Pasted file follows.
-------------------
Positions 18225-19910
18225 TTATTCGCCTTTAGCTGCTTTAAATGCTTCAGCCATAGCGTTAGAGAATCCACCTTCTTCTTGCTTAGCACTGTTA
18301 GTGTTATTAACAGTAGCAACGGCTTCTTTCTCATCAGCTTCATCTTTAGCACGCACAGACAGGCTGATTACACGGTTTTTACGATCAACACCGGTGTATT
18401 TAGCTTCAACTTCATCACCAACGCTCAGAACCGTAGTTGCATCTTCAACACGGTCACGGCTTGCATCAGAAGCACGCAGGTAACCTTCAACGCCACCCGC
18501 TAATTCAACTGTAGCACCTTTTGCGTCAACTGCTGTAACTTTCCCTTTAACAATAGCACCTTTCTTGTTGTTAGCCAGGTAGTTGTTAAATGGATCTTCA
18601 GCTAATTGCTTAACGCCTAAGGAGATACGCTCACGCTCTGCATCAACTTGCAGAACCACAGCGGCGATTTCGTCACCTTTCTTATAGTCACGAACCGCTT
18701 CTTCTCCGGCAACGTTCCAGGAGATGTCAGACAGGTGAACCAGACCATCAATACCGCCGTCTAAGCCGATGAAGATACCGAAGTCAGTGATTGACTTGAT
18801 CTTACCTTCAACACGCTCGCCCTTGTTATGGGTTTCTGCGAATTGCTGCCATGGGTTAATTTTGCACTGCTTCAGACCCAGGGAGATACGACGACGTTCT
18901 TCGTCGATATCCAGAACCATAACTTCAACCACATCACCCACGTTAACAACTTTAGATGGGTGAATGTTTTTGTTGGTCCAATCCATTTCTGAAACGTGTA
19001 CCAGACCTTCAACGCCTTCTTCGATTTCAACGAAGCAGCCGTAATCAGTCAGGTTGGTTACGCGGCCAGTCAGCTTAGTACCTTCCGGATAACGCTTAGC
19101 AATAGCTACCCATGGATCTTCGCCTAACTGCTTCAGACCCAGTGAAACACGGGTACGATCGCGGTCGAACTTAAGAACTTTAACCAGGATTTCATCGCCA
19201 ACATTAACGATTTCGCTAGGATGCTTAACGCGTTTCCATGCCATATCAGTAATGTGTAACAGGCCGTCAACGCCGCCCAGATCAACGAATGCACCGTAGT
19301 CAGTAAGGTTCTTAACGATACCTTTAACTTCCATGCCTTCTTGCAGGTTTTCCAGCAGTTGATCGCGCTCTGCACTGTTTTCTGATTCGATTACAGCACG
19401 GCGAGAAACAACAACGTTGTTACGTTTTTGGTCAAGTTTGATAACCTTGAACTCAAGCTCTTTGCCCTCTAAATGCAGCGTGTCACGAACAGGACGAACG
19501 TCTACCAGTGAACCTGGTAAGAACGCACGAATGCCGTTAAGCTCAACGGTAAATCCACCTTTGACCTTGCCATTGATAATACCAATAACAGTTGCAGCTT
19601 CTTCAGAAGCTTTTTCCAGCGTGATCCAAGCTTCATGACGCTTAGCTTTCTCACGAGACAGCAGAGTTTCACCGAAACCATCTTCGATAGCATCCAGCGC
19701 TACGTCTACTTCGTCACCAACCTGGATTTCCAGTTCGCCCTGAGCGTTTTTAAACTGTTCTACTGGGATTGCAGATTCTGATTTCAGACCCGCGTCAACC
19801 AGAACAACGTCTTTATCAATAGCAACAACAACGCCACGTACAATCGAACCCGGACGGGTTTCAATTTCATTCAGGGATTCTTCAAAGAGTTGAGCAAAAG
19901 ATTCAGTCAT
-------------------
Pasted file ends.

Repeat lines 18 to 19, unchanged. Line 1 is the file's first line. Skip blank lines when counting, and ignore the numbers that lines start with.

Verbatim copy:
19801 AGAACAACGTCTTTATCAATAGCAACAACAACGCCACGTACAATCGAACCCGGACGGGTTTCAATTTCATTCAGGGATTCTTCAAAGAGTTGAGCAAAAG
19901 ATTCAGTCAT